According to the AWC, the firm also neglected to supervise a stockbroker, Glenn King, who executed unsuitable transactions in customer accounts. Apparently, Harry John Buckman Jr. was responsible for supervising Glenn King. At the time of Glenn King’s hire, Glenn King had been placed on heightened supervision because of him being referenced in multiple customer initiated investment related complaints concerning Glenn King’s bad unit investment trust advice.
Glenn King was not adequately supervised by the firm and Harry John Buckman Jr. Consequently, in the case of four customers’ retirement accounts, Glenn King advised customers to effect unit investment trust trades on a short-term and frequent basis. According to FINRA, those investments were meant to be held by investors for longer periods because they contained large upfront costs.
In one case, customers RA and LA had been advised by Glenn King to trade unit investment trusts on a frequent basis despite these customers’ objectives of investing in a balanced and conservative growth portfolio. Evidently, the customers’ held the investments for sixty-nine days on average. Consequently, RA and LA had an annual cost-to-equity ratio exceeding sixteen percent. In another case, Glenn King advised customers to frequently trade unit investment trust products seventeen times, which caused the customers to liquidate positions after about fifty-three days on average. Their account contained a cost-to-equity ratio of twenty-one percent.
The AWC stated that the firm was alerted over and over again as to Glenn King’s problematic trading. Critically, sixty-five exceptions were noted in the firm’s excessive trading report concerning his trading in customers’ accounts. And the four customers’ accounts were noted within the Active Account Report, which the firm was supposed to have utilized for uncovering excessive trading incidents. However, none of the customers were contacted by Harry John Buckman Jr. regarding their accounts. As a result, customers’ incurred losses totaling $163,000 from Glenn King’s excessive trading even though they were required to pay commissions totaling $210,000. FINRA found the firm and Harry John Buckman Jr.’s conduct violative of FINRA Rules 2010 and 3110.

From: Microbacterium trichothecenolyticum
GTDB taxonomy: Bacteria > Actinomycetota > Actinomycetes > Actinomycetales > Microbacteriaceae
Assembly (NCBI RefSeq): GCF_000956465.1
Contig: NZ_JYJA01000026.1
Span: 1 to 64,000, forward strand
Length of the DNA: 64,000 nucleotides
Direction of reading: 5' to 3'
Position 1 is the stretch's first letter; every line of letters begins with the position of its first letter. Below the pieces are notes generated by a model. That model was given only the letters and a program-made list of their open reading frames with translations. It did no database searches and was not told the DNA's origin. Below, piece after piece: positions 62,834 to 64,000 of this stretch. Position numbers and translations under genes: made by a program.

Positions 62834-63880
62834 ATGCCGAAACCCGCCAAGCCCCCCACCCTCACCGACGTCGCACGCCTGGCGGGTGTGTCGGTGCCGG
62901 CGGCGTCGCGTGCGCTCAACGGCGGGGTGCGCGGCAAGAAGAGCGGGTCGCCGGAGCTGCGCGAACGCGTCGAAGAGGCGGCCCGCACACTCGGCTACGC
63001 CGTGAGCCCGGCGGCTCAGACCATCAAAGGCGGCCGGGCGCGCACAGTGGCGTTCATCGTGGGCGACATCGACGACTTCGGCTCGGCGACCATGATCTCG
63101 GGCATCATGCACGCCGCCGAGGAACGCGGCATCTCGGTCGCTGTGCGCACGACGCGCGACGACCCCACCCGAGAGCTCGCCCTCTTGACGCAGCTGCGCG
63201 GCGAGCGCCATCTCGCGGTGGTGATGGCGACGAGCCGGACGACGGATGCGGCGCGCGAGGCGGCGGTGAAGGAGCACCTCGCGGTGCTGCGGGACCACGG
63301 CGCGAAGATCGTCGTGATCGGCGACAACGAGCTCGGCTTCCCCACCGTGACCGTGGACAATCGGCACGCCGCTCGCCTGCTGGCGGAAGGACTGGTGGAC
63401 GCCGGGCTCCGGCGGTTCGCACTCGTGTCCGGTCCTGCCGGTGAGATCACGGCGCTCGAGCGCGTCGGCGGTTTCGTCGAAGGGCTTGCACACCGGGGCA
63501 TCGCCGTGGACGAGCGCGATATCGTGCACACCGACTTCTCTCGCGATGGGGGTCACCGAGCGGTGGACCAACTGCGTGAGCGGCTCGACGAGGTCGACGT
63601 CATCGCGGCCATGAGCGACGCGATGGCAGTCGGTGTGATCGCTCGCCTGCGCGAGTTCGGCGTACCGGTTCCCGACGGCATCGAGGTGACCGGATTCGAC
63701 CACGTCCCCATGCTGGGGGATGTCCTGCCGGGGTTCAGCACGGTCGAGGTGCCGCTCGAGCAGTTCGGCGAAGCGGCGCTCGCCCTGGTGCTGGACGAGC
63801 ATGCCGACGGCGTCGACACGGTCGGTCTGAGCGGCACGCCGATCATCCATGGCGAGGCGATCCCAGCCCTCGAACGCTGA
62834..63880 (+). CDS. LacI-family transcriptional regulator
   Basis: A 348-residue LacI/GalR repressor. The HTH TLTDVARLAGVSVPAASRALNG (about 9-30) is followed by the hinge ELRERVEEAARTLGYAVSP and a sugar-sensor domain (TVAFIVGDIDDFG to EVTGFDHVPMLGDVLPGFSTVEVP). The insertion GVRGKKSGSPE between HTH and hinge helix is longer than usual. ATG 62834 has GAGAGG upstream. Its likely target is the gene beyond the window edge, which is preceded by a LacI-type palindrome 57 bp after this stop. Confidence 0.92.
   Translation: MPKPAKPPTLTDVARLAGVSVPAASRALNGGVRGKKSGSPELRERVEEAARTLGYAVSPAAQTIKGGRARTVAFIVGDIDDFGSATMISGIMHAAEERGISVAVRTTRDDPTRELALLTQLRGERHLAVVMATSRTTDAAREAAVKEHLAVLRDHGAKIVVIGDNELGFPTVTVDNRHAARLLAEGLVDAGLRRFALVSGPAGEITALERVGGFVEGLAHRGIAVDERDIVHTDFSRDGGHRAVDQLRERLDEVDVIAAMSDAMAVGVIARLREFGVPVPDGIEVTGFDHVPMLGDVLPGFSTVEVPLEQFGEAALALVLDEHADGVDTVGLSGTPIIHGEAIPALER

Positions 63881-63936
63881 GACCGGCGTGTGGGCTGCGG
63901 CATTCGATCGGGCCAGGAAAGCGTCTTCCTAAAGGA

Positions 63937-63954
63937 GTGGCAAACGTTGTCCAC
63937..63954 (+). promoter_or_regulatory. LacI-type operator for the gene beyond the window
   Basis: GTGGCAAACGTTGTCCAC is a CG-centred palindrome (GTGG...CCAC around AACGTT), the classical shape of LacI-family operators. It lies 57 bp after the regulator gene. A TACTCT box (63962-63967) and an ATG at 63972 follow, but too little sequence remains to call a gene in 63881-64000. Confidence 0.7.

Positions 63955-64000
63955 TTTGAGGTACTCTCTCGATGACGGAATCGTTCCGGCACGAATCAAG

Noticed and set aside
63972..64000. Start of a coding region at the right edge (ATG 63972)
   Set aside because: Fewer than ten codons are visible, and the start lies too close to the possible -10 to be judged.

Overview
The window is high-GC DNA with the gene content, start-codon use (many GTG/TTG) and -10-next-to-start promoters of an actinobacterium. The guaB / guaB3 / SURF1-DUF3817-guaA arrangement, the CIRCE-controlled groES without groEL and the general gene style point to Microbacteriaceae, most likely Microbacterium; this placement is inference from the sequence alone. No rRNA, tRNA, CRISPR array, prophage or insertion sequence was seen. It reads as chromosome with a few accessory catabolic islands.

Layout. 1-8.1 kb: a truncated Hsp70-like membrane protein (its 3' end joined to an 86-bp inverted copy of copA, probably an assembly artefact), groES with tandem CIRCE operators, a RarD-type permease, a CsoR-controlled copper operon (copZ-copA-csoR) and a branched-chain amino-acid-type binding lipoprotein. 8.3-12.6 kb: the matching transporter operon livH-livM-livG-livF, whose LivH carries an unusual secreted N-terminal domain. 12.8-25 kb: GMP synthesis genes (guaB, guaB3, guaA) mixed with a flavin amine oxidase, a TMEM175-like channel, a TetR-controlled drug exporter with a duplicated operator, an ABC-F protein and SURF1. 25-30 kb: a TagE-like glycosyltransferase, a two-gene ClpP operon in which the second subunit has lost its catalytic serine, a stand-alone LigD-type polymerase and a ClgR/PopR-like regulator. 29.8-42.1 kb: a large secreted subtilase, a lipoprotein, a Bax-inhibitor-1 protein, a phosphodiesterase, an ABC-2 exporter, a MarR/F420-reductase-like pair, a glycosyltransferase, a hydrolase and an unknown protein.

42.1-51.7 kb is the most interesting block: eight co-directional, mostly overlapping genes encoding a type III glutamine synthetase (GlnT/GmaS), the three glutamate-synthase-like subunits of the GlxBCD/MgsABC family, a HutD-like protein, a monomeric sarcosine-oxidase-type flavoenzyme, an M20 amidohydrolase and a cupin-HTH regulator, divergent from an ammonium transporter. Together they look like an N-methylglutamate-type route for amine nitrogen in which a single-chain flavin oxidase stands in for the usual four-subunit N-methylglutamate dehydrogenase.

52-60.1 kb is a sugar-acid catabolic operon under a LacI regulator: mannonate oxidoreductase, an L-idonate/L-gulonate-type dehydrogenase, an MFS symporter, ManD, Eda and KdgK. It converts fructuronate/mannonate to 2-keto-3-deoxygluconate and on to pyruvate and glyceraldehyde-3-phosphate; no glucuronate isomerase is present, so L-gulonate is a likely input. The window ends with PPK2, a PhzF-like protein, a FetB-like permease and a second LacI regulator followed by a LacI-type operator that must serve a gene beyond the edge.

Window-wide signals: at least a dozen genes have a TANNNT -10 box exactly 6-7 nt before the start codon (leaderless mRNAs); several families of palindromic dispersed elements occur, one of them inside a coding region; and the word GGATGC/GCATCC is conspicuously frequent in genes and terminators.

Furthermore, FINRA noted that the firm failed to supervise RI, who effected at least one hundred thirty trades in an eighty-nine-year-old customer’s accounts, causing the customer to maintain a turnover rate exceeding six and a cost-to-equity ratio exceeding thirty-two percent. That customer was one of three whose accounts had been exposed to unsuitable and excessive trades by RI. As was the case with Glenn King, RI’s trading sounded alarms within the firm’s exception reports which were not reviewed by any supervisory personnel. Apparently, the customers’ accounts were noted within exception reports concerning high commissions and excessive trading, and had also been listed on the firm’s Active Account Report. RI’s trading privileges were unaffected throughout this time because the firm did not take appropriate action. Those customers ultimately lost $290,238.00 while having to pay $173,476.00 in commissions.
RI also reportedly advised at least four customers to concentrate their investment portfolio in a speculative security issued by a biotech company. In one case, a customer was advised by RI to put the entirety of the customer’s investable assets in the biotech company. FINRA found that it was not suitable for RI to have advised customers in this manner, and the firm did nothing to assess the suitability of customers’ concentrated positions. Those customers reportedly incurred $32,078 in losses because of maintaining unsuitable concentrations. FINRA found the firm and Harry John Buckman Jr.’s conduct in this regard to be violative of FINRA Rules 2010 and 3110.